For example, in January, you might have an influx of adult white belts, necessitating the need for extra beginners classes. They may drop out, or will certainly will have moved up by September, when you experience an influx of back to school PeeWees. At this point you can phase out the extra adult white belt class, if you haven’t already done so, and add new PeeWee classes instead.
It’s very, very important that you stay up on these changing demographics to maximize your time and efforts. You don’t want classes with 50 students in it – nor do you want classes with 2 or 3. You have to encourage, prod, and schedule people to come to the classes that allow you to maximize your time, effort, and space.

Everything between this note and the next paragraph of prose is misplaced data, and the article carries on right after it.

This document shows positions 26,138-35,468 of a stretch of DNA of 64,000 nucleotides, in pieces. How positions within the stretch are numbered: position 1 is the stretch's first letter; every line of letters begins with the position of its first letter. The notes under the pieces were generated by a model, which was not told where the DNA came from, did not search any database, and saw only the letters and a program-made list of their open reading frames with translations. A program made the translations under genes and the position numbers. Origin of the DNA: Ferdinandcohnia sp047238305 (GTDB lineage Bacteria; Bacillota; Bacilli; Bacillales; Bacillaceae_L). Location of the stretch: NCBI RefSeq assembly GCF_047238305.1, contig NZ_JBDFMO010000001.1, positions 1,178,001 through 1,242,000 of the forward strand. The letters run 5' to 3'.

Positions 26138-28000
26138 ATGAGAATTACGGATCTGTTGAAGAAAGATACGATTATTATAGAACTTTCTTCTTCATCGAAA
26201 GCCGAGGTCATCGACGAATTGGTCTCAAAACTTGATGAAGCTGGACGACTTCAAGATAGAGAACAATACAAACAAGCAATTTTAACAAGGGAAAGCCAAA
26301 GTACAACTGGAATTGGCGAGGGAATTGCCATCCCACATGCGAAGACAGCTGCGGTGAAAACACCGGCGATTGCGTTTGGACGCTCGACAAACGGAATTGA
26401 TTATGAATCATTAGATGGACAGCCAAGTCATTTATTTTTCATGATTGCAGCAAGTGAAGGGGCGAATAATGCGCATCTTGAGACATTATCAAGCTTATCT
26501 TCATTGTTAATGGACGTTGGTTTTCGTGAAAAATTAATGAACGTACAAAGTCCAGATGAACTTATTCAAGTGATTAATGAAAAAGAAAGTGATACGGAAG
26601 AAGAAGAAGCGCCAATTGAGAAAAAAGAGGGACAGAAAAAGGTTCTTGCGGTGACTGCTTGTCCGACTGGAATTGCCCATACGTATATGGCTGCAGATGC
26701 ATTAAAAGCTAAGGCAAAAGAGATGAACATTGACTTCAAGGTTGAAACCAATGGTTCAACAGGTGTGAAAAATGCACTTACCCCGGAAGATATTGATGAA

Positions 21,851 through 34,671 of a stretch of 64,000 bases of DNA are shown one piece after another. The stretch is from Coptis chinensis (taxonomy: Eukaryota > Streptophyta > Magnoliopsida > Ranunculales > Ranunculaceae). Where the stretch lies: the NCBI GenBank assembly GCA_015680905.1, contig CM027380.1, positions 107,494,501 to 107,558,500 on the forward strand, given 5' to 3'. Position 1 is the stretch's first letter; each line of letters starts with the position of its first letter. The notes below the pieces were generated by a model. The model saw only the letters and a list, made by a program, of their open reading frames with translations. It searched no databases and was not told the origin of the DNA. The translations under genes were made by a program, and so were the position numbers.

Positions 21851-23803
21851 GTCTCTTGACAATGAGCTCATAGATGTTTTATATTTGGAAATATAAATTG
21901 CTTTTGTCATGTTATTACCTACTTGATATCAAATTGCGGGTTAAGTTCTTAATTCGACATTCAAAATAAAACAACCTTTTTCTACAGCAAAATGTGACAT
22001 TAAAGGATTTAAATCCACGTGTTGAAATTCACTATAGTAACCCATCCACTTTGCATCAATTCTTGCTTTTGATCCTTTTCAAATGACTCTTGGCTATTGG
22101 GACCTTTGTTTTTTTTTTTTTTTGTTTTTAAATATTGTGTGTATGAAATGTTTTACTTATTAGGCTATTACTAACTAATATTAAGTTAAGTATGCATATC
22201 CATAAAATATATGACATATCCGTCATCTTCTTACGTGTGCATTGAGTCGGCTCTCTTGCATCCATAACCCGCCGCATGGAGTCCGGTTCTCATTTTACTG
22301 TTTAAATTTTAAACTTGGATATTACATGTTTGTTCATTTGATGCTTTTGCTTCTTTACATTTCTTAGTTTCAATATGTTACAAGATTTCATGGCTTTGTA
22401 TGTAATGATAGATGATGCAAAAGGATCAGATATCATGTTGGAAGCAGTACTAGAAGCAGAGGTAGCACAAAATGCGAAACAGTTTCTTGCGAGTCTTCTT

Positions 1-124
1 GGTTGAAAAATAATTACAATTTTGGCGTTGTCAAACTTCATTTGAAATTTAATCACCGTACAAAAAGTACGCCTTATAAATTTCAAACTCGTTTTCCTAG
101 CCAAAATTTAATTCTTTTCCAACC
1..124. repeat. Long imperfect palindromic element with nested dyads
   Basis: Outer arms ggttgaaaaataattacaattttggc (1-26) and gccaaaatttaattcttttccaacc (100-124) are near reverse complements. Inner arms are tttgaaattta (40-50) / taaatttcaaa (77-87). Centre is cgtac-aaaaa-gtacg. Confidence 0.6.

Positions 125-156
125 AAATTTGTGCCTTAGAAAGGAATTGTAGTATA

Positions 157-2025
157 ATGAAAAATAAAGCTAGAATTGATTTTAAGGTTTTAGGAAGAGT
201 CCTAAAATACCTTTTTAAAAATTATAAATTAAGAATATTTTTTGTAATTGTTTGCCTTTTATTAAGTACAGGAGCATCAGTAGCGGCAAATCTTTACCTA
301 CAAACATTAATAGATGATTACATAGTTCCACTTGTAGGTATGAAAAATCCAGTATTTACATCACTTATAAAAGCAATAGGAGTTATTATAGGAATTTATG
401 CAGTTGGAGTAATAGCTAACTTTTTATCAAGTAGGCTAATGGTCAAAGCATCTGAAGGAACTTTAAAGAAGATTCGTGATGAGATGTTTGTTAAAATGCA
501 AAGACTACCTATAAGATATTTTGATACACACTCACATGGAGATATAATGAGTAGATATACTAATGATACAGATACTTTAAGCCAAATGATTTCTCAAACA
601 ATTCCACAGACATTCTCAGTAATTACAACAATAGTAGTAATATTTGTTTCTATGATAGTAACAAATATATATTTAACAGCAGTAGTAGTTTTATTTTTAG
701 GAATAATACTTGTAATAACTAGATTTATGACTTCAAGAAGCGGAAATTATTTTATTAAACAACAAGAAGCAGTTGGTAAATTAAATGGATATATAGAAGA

I’m often asked by instructors who call me for the first time how many students I had. Usually they ask me with a great deal of skepticism and a great deal of anticipation. Once I answer that I only had around 250, they jump in and tell me that they already have 250, or 300, or 400, or even more. Although some say the next line, some, and many more think, “What can you teach me when I have more students than you did?”
These people overlook two very important points. Firstly, how big the school is in terms of enrollment means nothing to your bottom line. There are schools in Korea and China with 2,000 active students, and the instructor might not make in a lifetime what an average school here makes in a year.
The bottom line is now how big your school is, but how good your service is to your students, and how much money you get to keep at the end of the year. This is very important when it comes to strategic planning. You have to know where you want to be in terms of net income. Nothing else matters.